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Red River

The Red River (880 km long) begins at the confluence of the Bois de Sioux and Otter Tail rivers at the border between Minnesota and North Dakota. It then flows north through southern Manitoba and into Lake Winnipeg. The last 175 km of the Red River, the portion located in Manitoba, is designated as a Canadian Heritage River due to its cultural and historical value. The Red River flows through a productive agricultural region that is prone to both drought and severe flooding — the largest flood in the area in recent history, coined “the flood of the century,” occurred in 1997. The river’s basin was once the bottom of a glacial lake, Lake Agassiz, which covered the region 8,000 years ago. Currently, the Red River provides water for municipal, industrial and agricultural uses, and offers numerous summer and winter recreational opportunities, including boating, fishing (including ice fishing), camping and skating.

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Restigouche River

Restigouche River (Ristigouche in Québec), 200 km long, rises in the highlands of northwestern New Brunswick as the Little Main Restigouche River.

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Red Deer River

The Red Deer River (740 km, mean annual flow rate 62 m3/s), is glacier-fed by streams from Mount Drummond and Cyclone Mountain in the Rockies of Banff National Park in Alberta. It flows east then south to join the South SASKATCHEWAN RIVER just inside Saskatchewan.

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St. Lawrence River

St. Lawrence River, grand river and estuary, which together with the Great Lakes forms a hydrographic system that penetrates 3,058 km into North America.

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St Croix River

St Croix River, 121 km long, rises in the Chiputneticook Lakes and flows SE to Passamaquoddy Bay, forming part of the border between NB and Maine. It was discovered (1604) by the French, and de MONTS built the first settlement in Acadia on Ile Sainte-Croix (now St Croix I) near the river's mouth.

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St Marys River (Ont)

The obvious strategic value of the river was well known to the Indigenous people before Étienne Brûlé travelled the river in 1622. Samuel de Champlain included the falls on his 1632 map.

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Saskatchewan River

The Saskatchewan River is 1,939 km long from the Rocky Mountains headwaters to Cedar Lake in central Manitoba. When including its longest tributary, the South Saskatchewan River, the Saskatchewan River is the fourth-longest river in Canada. It’s a major tributary to the Nelson River, ultimately draining into Hudson Bay. Its name is derived from the Cree word kisiskâciwanisîpiy meaning swift-flowing river. The Saskatchewan River was a major transportation route for First Nations for thousands of years and was an instrumental transportation and resource corridor during the fur trade and early European exploration.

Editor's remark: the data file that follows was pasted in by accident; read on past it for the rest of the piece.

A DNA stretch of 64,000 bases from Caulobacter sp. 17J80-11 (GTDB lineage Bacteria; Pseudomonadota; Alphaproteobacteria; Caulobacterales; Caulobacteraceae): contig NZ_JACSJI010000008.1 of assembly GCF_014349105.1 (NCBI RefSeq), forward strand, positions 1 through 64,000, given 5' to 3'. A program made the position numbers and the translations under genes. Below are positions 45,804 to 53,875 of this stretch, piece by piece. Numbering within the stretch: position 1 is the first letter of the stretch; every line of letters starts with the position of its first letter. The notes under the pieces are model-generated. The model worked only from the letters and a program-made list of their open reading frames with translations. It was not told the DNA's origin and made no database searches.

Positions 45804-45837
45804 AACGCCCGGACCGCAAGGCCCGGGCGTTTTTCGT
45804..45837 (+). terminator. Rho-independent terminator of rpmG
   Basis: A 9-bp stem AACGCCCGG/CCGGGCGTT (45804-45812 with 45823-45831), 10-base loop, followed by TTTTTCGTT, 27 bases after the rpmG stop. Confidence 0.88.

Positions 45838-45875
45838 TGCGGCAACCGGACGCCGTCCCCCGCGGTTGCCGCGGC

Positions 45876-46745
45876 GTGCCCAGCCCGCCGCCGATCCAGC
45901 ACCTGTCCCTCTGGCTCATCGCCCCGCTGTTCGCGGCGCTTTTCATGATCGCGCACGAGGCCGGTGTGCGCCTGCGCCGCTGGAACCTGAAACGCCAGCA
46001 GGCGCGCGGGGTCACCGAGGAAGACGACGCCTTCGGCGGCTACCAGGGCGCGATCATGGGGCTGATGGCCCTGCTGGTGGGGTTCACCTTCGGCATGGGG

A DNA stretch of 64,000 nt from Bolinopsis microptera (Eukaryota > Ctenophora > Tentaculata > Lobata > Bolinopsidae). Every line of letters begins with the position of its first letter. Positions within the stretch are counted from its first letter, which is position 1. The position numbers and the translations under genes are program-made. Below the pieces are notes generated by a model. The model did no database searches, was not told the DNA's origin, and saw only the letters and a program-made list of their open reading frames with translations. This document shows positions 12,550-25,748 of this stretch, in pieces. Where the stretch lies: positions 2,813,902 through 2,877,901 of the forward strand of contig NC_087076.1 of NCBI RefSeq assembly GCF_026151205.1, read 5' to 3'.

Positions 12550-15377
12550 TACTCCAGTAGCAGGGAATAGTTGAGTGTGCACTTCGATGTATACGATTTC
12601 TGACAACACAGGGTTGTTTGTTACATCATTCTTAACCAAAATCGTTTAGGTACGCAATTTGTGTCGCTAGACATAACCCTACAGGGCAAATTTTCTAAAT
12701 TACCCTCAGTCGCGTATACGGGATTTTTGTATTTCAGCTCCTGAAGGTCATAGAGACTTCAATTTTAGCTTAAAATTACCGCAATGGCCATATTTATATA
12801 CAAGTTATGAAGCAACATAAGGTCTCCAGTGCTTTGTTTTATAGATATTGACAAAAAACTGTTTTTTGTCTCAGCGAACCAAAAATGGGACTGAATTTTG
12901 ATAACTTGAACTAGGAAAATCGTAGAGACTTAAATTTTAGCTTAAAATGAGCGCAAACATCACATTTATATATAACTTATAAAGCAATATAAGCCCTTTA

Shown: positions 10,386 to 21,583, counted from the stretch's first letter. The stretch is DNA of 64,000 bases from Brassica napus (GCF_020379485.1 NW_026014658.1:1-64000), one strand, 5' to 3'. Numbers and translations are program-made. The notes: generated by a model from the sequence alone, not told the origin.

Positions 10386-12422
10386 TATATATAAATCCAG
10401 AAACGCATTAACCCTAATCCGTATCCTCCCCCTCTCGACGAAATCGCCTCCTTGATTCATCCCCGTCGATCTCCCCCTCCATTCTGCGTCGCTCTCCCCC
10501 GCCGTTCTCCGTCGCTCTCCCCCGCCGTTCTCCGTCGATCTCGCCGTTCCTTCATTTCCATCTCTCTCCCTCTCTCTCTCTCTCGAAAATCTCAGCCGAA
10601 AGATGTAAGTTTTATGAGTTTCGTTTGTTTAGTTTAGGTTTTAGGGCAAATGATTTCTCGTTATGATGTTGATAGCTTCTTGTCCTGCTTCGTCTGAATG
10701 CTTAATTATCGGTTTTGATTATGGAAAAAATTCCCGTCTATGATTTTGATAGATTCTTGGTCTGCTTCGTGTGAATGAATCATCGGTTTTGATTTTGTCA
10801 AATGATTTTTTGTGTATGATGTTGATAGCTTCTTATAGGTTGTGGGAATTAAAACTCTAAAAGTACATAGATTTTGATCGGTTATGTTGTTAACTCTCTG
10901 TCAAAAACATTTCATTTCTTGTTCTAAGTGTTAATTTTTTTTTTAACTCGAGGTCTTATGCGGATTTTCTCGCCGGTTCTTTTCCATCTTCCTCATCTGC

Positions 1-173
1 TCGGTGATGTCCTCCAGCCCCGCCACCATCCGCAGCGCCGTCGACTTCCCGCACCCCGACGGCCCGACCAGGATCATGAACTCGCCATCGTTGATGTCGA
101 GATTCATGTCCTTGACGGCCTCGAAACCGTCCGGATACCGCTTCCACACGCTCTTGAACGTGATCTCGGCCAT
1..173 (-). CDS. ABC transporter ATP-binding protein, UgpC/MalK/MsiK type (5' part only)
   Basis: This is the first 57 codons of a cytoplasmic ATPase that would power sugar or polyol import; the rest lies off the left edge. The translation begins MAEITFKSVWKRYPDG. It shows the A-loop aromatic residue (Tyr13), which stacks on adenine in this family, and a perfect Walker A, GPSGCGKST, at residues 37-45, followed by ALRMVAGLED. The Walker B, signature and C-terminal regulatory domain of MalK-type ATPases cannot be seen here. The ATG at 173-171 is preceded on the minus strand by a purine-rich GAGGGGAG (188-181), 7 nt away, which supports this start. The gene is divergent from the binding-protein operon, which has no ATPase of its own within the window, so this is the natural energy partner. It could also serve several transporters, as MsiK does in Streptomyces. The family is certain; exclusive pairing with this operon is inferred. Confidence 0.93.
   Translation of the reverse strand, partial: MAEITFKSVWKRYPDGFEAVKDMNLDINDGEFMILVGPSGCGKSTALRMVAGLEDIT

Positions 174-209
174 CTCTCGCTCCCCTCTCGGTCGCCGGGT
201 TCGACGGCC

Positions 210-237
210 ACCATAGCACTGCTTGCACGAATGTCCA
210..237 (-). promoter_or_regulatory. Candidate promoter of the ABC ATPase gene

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Rivière de Rupert

Rivière de Rupert is 763 km long to the head of Lac Témiscamie. It drains Lac Mistassini and then follows a twisted course through a series of lakes and across a flat coastal plain to discharge into southeastern James Bay.

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St Clair River

St Clair River, 64 km long, flows in a southerly direction, connecting Lake HURON in the N with Lake ST CLAIR in the S, and forms the international boundary between Canada and the US. Its northern portion has an average width of 0.8 km and depth of 8-18 m.

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Rivière Romaine

Rivière Romaine, 496 km long with a 14 350 km2 basin, rises (elev 760 m) in the Québec-Labrador lacustrine plateau, 45 km southwest of the CHURCHILL RIVER, and forms part of the Québec-Labrador boundary north of the 52nd parallel.

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Souris River

Souris River, about 720 km long, rises in the Yellow Grass marshes N of Weyburn, Sask, flows SE past Estevan and wanders S across the N Dakota border before entering Manitoba.

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South Nahanni River

South Nahanni River, 563 km long, flows southeast out of the Ragged Range of the Selwyn Mountains, cuts across successive spines of the Mackenzie Mountains and empties into the Liard River.

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Vermilion River

Vermilion River, 70 km (from its headstream to its confluence with the Kootenay R), rises in the Continental Ranges on the BC-Alberta border at the N end of KOOTENAY NATIONAL PARK. Fed by Tokumm Cr, it drains in a southerly direction, eventually emptying into the Kootenay R.

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Thompson River

Thompson River, 489 km long, rises in the Cariboo district of the Rocky Mountains and flows south as the North Thompson River.

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Bloodvein River

Named, perhaps, for the red granite stripes running through the bedrock near its source, the Bloodvein River begins in the vast wilderness of the Canadian Shield, 600 km northwest of Thunder Bay, Ont, and 500 km northeast of Winnipeg.

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Shelburne River

One of the last wilderness rivers in Nova Scotia, the Shelburne River begins in the Tobeatic Wilderness Area, the largest remaining wilderness in the Maritimes.

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Seal River

Named for the harbour seals (normally marine creatures) that are found up to 200 km upstream from Hudson Bay, Manitoba's Seal River is formed by the confluence of the North Seal (about 200 km long) and the South Seal (about 240 km long) rivers at Shethanei Lake.